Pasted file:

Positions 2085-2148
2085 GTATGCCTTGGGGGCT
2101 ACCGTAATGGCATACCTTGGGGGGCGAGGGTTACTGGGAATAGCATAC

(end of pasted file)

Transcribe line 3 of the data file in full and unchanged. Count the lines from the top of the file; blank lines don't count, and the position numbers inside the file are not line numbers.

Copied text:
2101 ACCGTAATGGCATACCTTGGGGGGCGAGGGTTACTGGGAATAGCATAC